We don’t think about it much, but most people don’t care about how something works as long as it does what they want and works when it is supposed to.
Very few people actually understand the internal combustion engine, but we drive daily. The modern world lives on its cell phones, but how many people do you know who can tell you how wireless telephony works?
Increasingly, our lives are built around the ability to turn intangible scientific and engineering principles into tangible goods. We depend on them, and we are incredibly frustrated when they don’t work. We don’t care how they work. They just should.
Consumer marketers understand this. They never try to explain, for example, how the Android works. They describe features, how quickly it accesses information, and all the cool things a consumer can do with it. Further, it seems as though just about every business out there has an app you can download to access their products and services and make your life easier and more fun. How is the app powered? What is the technology behind it? Who cares?
But in business-to-business marketing, we take great pains to explain our technologies, the technical advantages of our products, the most detailed specifications. Oh, sure, we describe our products’ uses, how they can make our business customers more efficient, more productive, more profitable. But in far too many cases, these attributes are buried within the technical jargon and discussions of our technical wizardry. So, unless the business buyer is another techie or a technological junkie, he often loses what should be the key point: Technology to the side, why should he buy the product?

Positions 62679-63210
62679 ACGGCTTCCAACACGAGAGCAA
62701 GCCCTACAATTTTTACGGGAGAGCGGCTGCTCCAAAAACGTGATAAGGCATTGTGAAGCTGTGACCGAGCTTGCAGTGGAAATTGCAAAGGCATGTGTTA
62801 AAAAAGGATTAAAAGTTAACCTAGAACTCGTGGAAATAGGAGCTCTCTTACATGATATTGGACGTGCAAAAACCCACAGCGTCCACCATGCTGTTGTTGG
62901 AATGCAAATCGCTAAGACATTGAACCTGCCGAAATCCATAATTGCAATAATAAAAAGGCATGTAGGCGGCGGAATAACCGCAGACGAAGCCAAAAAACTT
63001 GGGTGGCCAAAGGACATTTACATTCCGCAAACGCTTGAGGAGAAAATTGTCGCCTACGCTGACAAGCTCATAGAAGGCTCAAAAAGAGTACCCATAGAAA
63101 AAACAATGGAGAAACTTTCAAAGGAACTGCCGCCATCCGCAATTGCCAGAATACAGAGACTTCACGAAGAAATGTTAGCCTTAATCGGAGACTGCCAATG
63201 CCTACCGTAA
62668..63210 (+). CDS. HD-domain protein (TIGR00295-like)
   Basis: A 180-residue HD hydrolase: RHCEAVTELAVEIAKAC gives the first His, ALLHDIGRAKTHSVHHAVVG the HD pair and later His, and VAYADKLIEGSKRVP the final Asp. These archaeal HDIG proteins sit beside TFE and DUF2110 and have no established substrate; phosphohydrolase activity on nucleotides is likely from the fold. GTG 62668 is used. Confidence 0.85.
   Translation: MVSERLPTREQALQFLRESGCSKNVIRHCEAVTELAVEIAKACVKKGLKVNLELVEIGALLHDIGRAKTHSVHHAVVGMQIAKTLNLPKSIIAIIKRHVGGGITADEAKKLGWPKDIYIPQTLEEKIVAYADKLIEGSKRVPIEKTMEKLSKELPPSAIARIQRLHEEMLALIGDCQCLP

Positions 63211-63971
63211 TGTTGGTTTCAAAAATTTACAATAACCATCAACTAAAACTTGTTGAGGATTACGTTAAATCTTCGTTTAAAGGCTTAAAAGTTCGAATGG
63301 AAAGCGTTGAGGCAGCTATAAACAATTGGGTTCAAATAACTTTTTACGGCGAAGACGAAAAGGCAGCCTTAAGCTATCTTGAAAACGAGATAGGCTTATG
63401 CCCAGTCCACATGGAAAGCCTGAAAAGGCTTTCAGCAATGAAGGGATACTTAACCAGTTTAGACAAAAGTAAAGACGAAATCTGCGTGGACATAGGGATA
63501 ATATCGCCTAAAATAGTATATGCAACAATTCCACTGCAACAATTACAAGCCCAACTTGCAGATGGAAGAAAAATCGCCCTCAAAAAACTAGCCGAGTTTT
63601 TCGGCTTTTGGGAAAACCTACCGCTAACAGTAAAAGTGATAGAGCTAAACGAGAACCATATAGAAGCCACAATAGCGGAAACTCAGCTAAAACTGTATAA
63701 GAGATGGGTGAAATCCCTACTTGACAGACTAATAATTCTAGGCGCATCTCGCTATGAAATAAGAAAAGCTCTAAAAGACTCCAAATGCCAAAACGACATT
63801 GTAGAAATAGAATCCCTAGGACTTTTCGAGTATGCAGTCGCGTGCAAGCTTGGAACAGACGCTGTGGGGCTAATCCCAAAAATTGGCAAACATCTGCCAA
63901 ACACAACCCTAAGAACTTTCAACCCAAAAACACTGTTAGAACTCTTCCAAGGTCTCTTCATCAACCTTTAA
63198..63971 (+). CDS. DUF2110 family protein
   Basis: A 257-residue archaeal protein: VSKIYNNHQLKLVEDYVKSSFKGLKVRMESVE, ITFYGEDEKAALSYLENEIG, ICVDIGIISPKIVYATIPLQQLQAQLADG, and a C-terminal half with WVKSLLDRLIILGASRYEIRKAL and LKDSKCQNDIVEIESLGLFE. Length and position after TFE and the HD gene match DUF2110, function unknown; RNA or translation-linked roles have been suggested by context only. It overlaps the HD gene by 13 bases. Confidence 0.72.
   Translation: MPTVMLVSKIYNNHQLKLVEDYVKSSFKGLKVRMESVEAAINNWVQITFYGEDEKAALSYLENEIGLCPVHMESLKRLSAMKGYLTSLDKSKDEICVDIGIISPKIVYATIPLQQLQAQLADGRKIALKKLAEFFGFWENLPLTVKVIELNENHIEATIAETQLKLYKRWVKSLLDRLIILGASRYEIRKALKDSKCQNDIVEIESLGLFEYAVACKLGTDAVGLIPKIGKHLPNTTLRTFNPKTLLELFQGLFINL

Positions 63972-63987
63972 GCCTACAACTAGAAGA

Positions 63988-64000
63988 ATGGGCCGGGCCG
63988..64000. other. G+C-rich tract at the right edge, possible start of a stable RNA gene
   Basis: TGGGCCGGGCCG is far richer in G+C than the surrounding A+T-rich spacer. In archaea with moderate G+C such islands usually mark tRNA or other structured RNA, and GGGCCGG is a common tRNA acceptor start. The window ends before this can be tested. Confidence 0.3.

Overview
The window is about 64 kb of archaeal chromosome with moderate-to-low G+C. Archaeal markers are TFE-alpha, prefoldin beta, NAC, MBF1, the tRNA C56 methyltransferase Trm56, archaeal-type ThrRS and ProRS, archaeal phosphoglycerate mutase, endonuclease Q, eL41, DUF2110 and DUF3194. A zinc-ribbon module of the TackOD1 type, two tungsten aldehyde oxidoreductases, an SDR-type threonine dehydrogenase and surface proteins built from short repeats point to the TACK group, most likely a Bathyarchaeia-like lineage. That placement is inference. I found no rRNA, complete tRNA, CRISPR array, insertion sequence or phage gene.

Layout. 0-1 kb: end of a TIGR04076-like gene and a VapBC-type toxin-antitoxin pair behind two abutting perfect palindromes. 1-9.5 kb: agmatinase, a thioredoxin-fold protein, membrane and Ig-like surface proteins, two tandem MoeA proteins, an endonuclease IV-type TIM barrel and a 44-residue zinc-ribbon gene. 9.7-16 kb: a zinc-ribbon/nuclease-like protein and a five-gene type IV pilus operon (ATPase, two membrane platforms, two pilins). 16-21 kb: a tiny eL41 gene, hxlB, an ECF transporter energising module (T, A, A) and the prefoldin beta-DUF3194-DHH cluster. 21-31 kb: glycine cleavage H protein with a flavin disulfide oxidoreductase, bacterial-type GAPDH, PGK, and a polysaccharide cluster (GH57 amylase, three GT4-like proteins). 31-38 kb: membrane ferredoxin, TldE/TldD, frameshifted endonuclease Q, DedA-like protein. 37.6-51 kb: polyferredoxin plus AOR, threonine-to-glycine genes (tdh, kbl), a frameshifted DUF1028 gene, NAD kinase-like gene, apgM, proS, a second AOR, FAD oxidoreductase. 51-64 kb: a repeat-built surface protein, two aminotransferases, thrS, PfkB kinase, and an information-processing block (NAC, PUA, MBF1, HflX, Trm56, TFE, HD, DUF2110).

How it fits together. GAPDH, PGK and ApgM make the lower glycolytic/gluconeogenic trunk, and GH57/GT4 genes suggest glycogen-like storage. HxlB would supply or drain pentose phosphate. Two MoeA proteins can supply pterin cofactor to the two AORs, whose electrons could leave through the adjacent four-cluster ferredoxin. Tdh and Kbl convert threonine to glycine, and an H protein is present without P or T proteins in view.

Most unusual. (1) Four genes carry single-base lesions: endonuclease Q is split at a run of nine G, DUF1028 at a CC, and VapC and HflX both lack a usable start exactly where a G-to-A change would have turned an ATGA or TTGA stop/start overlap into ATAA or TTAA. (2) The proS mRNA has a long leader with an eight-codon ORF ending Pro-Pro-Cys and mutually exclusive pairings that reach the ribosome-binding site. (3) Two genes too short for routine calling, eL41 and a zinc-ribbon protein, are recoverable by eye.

Obviously, I am overstating the case for effect. But not by all that much.
In B2B marketing, particularly with smaller firms justifiably proud of their technological innovations, there is a tendency to forget that the typical business buyer doesn’t really care how the products achieve their magic. Have spec’s available, by all means; but do not lead with them.
For the buyer, it’s the magic–the results–that matter. It is the results for them–for the buyers and their businesses–that they are buying.
In the Wizard of Oz, the Tin Man got his brain. The Scarecrow got his heart. The Lion got courage. Dorothy went home to Auntie Em. No one cares what was behind the curtain or how the Wizard accomplished it. The fact is that he did. And everyone in the audience smiles.
Practical Marketing Rule # 3: Do not burden the customer with information he doesn’t want – no matter how interesting or important you think it is.
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[This post originally appeared on the Competitive Advantage Marketing blog and is reposted with permission.]